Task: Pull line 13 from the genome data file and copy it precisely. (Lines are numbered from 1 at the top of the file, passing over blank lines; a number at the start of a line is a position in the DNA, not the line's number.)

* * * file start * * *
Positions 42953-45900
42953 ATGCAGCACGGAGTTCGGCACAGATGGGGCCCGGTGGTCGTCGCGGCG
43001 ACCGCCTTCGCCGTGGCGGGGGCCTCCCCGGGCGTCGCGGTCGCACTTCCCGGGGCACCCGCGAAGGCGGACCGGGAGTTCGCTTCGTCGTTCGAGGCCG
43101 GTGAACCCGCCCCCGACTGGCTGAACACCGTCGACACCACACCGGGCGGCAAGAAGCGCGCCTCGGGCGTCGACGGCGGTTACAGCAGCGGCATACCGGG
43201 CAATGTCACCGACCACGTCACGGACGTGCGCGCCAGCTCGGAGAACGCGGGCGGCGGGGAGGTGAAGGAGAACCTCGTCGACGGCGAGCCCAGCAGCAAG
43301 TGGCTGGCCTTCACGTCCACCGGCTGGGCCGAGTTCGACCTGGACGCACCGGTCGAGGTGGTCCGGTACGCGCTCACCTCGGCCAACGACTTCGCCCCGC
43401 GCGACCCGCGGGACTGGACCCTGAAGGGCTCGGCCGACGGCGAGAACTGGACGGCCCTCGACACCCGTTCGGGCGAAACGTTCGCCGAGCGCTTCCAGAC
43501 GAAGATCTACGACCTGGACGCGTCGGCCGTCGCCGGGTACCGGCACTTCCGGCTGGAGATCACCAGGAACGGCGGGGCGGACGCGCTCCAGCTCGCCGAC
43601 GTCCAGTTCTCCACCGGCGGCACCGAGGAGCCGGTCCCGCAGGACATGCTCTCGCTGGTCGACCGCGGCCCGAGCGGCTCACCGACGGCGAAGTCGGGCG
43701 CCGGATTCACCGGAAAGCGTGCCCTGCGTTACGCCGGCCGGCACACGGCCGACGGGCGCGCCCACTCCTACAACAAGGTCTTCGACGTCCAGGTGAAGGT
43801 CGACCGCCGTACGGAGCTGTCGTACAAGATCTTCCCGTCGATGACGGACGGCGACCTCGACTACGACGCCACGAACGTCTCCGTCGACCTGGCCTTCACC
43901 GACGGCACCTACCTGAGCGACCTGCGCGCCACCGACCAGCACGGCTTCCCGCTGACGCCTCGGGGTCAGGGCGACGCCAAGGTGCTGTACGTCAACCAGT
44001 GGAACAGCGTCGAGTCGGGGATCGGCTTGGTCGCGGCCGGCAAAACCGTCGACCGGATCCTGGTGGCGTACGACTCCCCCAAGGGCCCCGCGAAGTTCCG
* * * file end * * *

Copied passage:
44001 GGAACAGCGTCGAGTCGGGGATCGGCTTGGTCGCGGCCGGCAAAACCGTCGACCGGATCCTGGTGGCGTACGACTCCCCCAAGGGCCCCGCGAAGTTCCG